Clergy Notes — Pentecost 4, June 16, 2024

This week the church celebrates St. Alban, Britain’s first martyr. His story is a remarkable one. He was a soldier in one of the Roman legions that guarded the Province of Britannia early in the third century. This legion’s camp was at a place called Verulamium, some twenty miles north of London. Alban was a pagan, but he was moved with compassion when he encountered a Christian priest who was fleeing persecution. He offered him refuge in his own dwelling, at great risk to his personal safety. When Alban witnessed the priest saying his prayers, he was impressed by the man’s obvious sincerity and deep devotion. A discussion followed, during which Alban declared himself ready to become a Christian.

Meanwhile, the Roman authorities received reports that the priest was hiding with Alban and soldiers were dispatched to seize him. When the detail arrived at his house, Alban was at the doorway. He was wearing the priest’s cloak (the customary garb of a priest in those days) and presented himself to the soldiers as the person they were looking for. He was taken before the military governor, who quickly discovered the ruse and asked him to save himself by offering the ritual sacrifices to the Emperor. Alban refused point blank and declared, “I am Alban and serve the only true and living God, who created all things”. He was condemned to death and beheaded that same day. Alban’s martyrdom is considered to have been his baptism.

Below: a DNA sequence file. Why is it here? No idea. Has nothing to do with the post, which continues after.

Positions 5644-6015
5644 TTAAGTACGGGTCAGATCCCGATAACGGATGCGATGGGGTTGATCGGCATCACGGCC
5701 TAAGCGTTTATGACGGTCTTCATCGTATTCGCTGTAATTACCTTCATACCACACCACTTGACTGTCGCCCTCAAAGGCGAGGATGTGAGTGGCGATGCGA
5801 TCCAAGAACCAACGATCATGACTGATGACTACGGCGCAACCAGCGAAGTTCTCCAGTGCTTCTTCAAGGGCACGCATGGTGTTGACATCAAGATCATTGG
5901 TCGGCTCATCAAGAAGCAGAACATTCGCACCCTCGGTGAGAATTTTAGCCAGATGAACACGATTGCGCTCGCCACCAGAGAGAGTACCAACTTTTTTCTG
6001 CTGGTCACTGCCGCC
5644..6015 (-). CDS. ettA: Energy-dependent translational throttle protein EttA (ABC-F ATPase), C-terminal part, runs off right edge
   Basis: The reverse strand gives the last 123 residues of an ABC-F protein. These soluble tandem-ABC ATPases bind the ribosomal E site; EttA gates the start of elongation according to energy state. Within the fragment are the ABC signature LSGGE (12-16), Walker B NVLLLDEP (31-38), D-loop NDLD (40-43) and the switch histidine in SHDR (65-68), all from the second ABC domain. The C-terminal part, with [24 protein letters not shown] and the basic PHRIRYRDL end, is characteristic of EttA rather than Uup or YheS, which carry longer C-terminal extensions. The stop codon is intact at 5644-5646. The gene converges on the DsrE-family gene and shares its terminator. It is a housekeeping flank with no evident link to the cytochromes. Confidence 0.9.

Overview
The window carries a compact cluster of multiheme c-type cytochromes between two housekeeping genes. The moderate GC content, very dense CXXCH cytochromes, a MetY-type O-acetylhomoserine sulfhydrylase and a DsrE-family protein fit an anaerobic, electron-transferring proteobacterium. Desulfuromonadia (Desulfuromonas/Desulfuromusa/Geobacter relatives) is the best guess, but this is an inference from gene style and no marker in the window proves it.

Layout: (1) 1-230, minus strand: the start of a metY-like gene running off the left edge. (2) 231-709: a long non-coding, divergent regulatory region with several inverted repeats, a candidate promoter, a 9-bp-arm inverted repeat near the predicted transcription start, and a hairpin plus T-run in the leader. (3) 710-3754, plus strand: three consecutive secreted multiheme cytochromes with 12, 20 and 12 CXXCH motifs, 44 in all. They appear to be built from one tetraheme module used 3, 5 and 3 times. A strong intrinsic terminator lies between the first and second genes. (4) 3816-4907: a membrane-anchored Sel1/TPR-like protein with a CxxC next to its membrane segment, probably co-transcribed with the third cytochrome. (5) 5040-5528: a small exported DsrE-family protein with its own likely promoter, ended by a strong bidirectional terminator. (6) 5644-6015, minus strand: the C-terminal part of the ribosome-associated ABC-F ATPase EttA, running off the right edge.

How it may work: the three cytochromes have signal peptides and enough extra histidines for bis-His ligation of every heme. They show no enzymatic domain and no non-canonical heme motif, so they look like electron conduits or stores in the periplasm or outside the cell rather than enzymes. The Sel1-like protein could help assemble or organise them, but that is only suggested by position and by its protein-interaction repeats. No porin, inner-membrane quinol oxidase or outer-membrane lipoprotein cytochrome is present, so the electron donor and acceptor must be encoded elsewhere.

Since that time, the site of his execution has been the site of Christian pilgrimage. Today, there is a magnificent cathedral that bears his name, which I strongly encourage you to visit if ever you are in that part of the world. It has one of the best visitors’ centres that I have encountered, a fine liturgy that combines the best of traditional and contemporary resources and an impressive record of outreach into the local community.

Fr Neil Gray

Download the Liturgy at Home booklet for Sunday, June 16, 2024.